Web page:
regards the remaining finds the question of prov-             study area. The archaeological examples represent
enance (and indeed sometimes the question of raw              one of the more obscure find categories. They are all
material) is more open. A precise provenance deter-           very small and inconspicuous and thus generally
mination of individual pieces does not appear to be           rare in the inventories. They often possess a natu-
possible (Schmid 1977:62; Preuschoft-Güttler 1995).           ral central hole, but in fact it is also very easy to
In any case, though, jet and lignite are local or re-         pierce the central part of an ammonite by pressing
gional raw materials that very likely were procured           a small flint tip against it (Sedlmeier 1982:51).
actively, i.e. not by trade or barter.                        Precise species and provenance determinations of
    It is striking that they have never been found in         the archaeological examples are rare. Quite a few,
Mesolithic or even Late Paleolithic inventories. Since        however, are reported to be from the Lias- deposits,
we have now a fair number of recently excavated               which makes it reasonable to treat them together
and well documented Mesolithic sites, this is very            with the jet ornaments (Albrecht et al. 1994:31f).
likely a valid observation, free from methodological          The procurement of ammonites and jet/ lignite, in
reservations, and it represents a significant differ-         my opinion, is closely related. Incidentally, ammo-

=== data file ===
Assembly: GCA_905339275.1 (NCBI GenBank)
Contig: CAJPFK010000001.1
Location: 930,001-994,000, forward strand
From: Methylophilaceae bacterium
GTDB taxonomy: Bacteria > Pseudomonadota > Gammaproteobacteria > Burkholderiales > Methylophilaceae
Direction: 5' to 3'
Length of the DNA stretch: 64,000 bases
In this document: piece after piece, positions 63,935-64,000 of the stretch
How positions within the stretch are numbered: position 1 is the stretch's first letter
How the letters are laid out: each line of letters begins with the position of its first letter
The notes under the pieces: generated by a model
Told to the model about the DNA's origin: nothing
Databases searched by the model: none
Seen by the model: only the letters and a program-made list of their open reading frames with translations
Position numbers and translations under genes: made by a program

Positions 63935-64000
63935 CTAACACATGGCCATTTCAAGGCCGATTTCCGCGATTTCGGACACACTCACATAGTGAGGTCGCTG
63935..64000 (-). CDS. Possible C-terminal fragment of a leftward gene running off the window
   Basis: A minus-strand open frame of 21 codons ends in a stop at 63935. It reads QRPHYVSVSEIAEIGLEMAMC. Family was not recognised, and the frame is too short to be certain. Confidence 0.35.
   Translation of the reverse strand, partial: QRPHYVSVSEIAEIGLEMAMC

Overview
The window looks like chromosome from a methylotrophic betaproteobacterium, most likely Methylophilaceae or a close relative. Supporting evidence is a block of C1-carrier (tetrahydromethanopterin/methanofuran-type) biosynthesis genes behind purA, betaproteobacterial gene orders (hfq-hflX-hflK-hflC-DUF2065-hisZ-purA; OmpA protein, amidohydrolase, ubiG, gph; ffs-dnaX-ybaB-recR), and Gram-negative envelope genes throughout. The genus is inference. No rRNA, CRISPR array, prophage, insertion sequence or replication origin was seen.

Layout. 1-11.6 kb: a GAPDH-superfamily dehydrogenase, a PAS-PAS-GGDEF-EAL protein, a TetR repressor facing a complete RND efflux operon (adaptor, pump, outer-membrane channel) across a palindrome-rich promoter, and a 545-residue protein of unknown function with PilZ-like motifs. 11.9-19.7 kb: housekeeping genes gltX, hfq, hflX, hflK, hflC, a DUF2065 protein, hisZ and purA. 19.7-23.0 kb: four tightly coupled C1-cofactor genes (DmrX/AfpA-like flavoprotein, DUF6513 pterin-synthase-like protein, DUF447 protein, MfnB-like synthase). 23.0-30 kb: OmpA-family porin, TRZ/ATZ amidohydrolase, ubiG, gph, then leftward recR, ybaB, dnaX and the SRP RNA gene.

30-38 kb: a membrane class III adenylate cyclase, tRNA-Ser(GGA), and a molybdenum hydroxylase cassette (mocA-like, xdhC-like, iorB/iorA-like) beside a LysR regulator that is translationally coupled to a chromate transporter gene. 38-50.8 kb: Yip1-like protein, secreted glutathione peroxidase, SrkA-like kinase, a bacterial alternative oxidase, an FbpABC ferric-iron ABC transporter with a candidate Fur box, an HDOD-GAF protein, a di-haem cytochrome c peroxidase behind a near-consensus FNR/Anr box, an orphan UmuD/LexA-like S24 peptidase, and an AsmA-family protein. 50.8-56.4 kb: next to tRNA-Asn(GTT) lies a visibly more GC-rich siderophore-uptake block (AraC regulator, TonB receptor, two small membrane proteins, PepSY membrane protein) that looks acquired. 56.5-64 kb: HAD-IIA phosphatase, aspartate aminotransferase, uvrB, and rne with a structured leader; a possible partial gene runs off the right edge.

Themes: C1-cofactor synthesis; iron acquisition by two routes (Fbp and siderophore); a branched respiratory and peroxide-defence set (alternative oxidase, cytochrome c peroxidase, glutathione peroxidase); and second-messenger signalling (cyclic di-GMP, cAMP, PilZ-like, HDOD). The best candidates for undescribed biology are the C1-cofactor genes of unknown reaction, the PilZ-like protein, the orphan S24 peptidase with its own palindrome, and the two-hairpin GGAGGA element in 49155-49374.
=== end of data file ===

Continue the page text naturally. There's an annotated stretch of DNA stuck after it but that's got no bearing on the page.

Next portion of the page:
ence between the Paleolithic and Mesolithic groups.           nites, like jet and lignite, have never been found in
    Incidentally, the majority of pieces have been            Mesolithic or Late Paleolithic horizons. They do,
found in four sites (Kesslerloch, Schweizersbild,             however, all occur in both Aurignacian and
Petersfels and Felsställe) that all appear to have            Gravettian inventories (Hahn 1992). The use of these
been settled in the cold season. Perhaps this is a            raw materials, thus, appears to be strictly Pale-
manifestation of the existence of long-term winter            olithic.
base camps where people had time left for doing
home crafts?                                                  Ornamental Mollusks
    The map in Figure 7 also displays all
Magdalenian finds of fossil ammonites (Figure 6).                Last but not least, ornamental mollusks occur
Ammonites are probably the most prominent group               throughout the period in question, and the
of Jurassic index fossils (Geyer and Gwinner                  Mesolithic finds, for once, appear to be fairly well
1991:132-133, fig. 69) occurring in large numbers             represented. A total of 13 Mesolithic and 22
and a variety of different species throughout the             Magdalenian inventories contain fossil or sub-re-

                                                         36
Berit Valentin Eriksen

cent mollusks, and 2 Late Paleolithic inventories             led down’ from overlying cultural layers. Similarly,
each contain an unspecified shell fragment. Tables            the scant number of bivalves known from old exca-
2 and 3 summarize the contents of these mollusk               vations very likely represents only a small propor-
inventories. The map in Figure 8 displays the loca-           tion of what may originally have been there.
tion and archaeological dating of the sites included.             The Magdalenian inventories display the larg-
     For both the Mesolithic and the Paleolithic it is        est variety of species (Figure 9). Bivalves play a